“Far from Happy” by Jeni Decker— Leaving Home and Coming Home


Decker, Jeni. “Far from Happy”, Dreamspinner Press, 2014.

Leaving Home and Coming Home

Amos Lassen

Jackson Fouchet left home when he was nineteen—there was no particular question why he did so aside from leaving the confines on New Orleans. He wanted to find himself and what could be a better place to do than New York City? (Do not answer that question). To have money, he sells sex as he comes-of-age and deals with his sexuality. He has had to deal with his own inner turmoil, the realities of politics and his family.

It did not take long for Jackson to realize what New York was all about and whatever naiveté that was part of him, it was gone quickly.  He was mugged twice and then robbed while trying to score pot and then beaten severely. Then he just happened to meet a hustler who got him an invitation to meet Mr. B, a man with connections to the mob and the owner of many clubs on Times Square. The mayor of the city wants them cleaned up and he has his campaign aimed at The Deuce. And here begins Jackson spiral downward. As Times Square is cleaned up, new places must be found to conduct business.

For twenty years, Jackson worked the streets. There came a time for Jackson to head home—-New Orleans does that to people (I know—I was raised and schooled there). His sister was ill and the city beckoned him home. But sometimes it is hard to go home and even harder to stay here (and this I have also experienced and that is why I am no longer but always a New Orleanian in my heart—I have been an Israeli, an Arkansas and now I am a Bostonian but I know who I really am). There is some graphic sex here and it is a good story. However, I must add that if you really want to know what it was like at Times Square, check out Mykola Dementiuk, a man who writes of the place and the era from first hand knowledge. Frankly I could have done without all of the sex but that is what Times Square was all about.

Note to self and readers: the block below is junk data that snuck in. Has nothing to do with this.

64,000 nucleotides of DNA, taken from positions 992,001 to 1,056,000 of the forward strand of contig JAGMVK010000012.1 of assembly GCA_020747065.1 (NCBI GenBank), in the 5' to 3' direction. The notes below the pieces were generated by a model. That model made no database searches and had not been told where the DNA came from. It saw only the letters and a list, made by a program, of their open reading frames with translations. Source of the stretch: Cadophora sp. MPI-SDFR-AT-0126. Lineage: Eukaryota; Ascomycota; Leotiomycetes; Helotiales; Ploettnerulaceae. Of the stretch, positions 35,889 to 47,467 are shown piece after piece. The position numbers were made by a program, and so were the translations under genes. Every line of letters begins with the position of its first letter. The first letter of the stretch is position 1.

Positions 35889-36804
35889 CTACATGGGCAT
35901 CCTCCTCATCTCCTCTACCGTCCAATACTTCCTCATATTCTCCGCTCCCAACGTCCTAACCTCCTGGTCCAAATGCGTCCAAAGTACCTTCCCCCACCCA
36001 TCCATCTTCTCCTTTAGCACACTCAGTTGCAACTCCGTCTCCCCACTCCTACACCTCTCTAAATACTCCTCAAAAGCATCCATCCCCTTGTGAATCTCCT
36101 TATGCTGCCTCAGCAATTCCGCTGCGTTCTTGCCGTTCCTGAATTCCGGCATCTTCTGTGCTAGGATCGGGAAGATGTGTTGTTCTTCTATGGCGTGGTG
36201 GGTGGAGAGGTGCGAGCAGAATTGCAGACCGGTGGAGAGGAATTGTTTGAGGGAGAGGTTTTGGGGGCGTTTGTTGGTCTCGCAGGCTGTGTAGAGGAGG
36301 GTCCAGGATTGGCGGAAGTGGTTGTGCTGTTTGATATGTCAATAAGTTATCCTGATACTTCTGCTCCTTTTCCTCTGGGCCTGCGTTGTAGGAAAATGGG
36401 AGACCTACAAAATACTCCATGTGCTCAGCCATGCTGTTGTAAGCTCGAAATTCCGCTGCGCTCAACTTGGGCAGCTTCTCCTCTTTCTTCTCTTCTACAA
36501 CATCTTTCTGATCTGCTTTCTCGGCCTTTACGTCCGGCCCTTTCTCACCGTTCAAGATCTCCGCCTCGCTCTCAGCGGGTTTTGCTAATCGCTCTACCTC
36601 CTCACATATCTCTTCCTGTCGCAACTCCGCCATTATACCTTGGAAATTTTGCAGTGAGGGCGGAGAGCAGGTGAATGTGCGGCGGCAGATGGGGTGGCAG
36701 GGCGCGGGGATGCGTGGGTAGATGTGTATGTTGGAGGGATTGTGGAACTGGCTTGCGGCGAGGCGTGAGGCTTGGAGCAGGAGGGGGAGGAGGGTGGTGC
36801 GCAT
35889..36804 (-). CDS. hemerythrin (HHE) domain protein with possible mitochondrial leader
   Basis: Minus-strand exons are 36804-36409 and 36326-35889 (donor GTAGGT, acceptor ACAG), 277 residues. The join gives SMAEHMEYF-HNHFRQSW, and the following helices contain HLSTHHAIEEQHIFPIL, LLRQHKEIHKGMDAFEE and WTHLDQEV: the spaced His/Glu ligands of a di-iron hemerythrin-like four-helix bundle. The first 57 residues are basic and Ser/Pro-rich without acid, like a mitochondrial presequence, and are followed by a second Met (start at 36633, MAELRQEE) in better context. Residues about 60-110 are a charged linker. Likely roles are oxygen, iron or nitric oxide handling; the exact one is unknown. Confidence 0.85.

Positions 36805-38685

2 thoughts on ““Far from Happy” by Jeni Decker— Leaving Home and Coming Home

  1. mykola (mick) dementiuk

    Times Square was alive in the 1950-60-70s but by the 80s it was taken over by crime and AIDS was close behind. I came of age in Times Square yet by the late 70s knew I had to get out and change my life. Sure am glad I did that. Though I write about Times Square of the past, the past still draws me back. Is it nostalgia I feel? Perhaps, but there is nothing like the 60s and 70s were. If I could go back I would, but I know life is not a Twilight Zone world, so I shrug and go on with living.

  2. Jacob Campbell

    Yes, Mick, when I hit Times Square in 1976 and every summer until 1986 I watched it all go to hell. I walked the streets in a hustler modality and it was rougher and rougher. Being a southerner helped me break through layers of ice on the street and at the Apollo Theater but as the years passed by the street grew more and more dismal–prerenovation malaise. I discovered Bruce Benderson’s — — USER a take off of a book I used as an attitude manual, SAUL’S BOOK. It is great to read your Dementiuk-take on how it was. Kin feelings sourced in that street sceen bind us in friendship. Yes, Amos, I went back ever fall, winter, and Spring to New Orleans where my root grows best! Good review!

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